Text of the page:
A. “The World Ports Sustainability Program is an initiative established by the International Association of Ports and Harbors that encourages collaboration and cooperation on sustainability throughout the supply chain.
We’re very proud that several Port of Brisbane projects (that we’ve delivered with our partners) have been recognised as leading sustainability initiatives by the WPSP including the Brisbane International Cruise Terminal and our Offsite Stormwater Treatment approach.”
Q. In Australia, and especially in your industry, what are your main environmental challenges?
A. “With many Australian ports located in sensitive coastal environments, we face a significant range of environmental challenges. As gateways to international trade by sea, ports are faced with the management and surveillance of unwanted pest species. Dredging is a critical and highly regulated requirement to ensure safe and efficient shipping and creates environmental challenges particularly around the management of the activity itself and management of the placement of dredged material.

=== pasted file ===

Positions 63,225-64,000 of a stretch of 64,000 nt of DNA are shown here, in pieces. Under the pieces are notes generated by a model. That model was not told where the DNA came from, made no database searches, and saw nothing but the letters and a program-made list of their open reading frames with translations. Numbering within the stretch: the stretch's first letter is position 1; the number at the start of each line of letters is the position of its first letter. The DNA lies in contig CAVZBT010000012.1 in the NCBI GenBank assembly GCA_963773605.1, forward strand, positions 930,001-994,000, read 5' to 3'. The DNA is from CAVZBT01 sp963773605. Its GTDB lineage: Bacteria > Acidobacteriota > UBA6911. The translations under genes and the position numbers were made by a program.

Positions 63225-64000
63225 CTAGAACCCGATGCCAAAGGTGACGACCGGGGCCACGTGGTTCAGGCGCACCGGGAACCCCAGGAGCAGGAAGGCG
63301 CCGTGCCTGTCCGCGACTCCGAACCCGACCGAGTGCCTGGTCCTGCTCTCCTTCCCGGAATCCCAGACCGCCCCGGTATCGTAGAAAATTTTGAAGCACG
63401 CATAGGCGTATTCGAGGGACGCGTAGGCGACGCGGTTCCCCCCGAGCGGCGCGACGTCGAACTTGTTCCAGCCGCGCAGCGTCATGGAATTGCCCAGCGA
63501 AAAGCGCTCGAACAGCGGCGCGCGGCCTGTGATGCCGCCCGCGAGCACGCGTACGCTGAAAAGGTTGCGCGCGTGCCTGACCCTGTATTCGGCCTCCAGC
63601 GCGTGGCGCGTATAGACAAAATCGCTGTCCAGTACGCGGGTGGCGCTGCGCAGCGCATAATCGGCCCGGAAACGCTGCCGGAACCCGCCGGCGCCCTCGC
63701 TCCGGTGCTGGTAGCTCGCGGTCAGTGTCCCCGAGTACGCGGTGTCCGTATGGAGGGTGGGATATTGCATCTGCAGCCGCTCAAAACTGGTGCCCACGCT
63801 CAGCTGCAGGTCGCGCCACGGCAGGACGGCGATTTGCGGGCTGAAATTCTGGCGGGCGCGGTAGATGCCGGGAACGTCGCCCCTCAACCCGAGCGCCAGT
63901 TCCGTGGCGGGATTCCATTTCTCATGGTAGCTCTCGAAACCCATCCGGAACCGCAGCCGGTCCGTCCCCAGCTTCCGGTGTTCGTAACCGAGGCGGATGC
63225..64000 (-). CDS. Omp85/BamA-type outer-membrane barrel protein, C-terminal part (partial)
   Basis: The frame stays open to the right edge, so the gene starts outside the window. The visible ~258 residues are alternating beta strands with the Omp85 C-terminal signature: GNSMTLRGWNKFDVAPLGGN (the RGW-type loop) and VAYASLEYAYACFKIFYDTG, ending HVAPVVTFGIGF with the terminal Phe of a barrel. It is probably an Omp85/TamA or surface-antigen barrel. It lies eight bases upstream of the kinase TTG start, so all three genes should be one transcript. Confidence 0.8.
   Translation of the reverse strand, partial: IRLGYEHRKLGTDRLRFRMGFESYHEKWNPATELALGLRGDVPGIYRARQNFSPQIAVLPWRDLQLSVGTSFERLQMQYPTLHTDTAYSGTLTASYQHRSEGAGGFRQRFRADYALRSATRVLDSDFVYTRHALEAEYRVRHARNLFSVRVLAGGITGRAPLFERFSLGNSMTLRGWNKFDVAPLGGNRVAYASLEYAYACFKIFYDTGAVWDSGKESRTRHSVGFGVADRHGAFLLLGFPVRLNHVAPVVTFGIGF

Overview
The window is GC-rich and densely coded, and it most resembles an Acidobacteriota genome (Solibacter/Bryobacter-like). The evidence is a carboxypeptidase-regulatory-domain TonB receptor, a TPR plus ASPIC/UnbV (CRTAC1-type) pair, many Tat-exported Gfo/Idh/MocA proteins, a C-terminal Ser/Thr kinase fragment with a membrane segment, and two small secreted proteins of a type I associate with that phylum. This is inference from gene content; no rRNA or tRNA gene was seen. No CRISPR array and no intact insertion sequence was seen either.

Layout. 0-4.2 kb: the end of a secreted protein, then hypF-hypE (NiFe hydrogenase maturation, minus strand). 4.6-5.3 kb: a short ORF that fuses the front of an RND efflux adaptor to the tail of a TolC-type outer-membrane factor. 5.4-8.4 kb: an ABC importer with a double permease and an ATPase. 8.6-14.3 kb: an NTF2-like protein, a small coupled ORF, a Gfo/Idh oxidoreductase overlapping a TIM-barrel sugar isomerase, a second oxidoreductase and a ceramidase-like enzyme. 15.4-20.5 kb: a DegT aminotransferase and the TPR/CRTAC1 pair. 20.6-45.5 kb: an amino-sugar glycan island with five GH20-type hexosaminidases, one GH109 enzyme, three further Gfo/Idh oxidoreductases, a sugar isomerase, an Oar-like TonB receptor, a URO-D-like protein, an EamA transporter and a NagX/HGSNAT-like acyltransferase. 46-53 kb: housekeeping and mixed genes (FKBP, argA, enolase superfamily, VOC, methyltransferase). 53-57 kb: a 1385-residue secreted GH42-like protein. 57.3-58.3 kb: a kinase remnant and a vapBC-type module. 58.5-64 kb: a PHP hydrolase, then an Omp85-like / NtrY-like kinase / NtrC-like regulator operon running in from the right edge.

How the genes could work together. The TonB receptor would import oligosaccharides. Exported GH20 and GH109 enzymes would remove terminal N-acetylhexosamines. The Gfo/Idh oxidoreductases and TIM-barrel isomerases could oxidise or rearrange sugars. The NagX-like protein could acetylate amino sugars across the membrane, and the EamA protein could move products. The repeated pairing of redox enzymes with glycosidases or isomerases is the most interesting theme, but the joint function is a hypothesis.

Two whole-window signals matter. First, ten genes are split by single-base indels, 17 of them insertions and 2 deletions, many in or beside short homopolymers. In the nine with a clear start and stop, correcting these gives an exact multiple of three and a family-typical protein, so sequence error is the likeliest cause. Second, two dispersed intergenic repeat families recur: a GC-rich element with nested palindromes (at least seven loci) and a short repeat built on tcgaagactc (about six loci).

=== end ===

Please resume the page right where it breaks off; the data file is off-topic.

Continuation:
Generally speaking, ports are also faced with a variety of other environmental challenges including air quality, noise, light, impacts on flora and fauna, and water quality and stormwater quality. Ports are also actively involved in resource management initiatives including reduced waste, water and energy use – and this is certainly a priority at Port of Brisbane with our commitment to achieve net-zero emissions, zero PBPL-generated waste to landfill and net-positive water by 2030.”
Q. What’s your biggest sustainability achievement so far? How have you measured this?
A. “We’re proud to have delivered a number of achievements in this space, many of them with our customers and partners. A key outcome of our sustainability program has been removing the stigma that sustainability is just an environment thing to realising the broad benefits of sustainability across the organisation.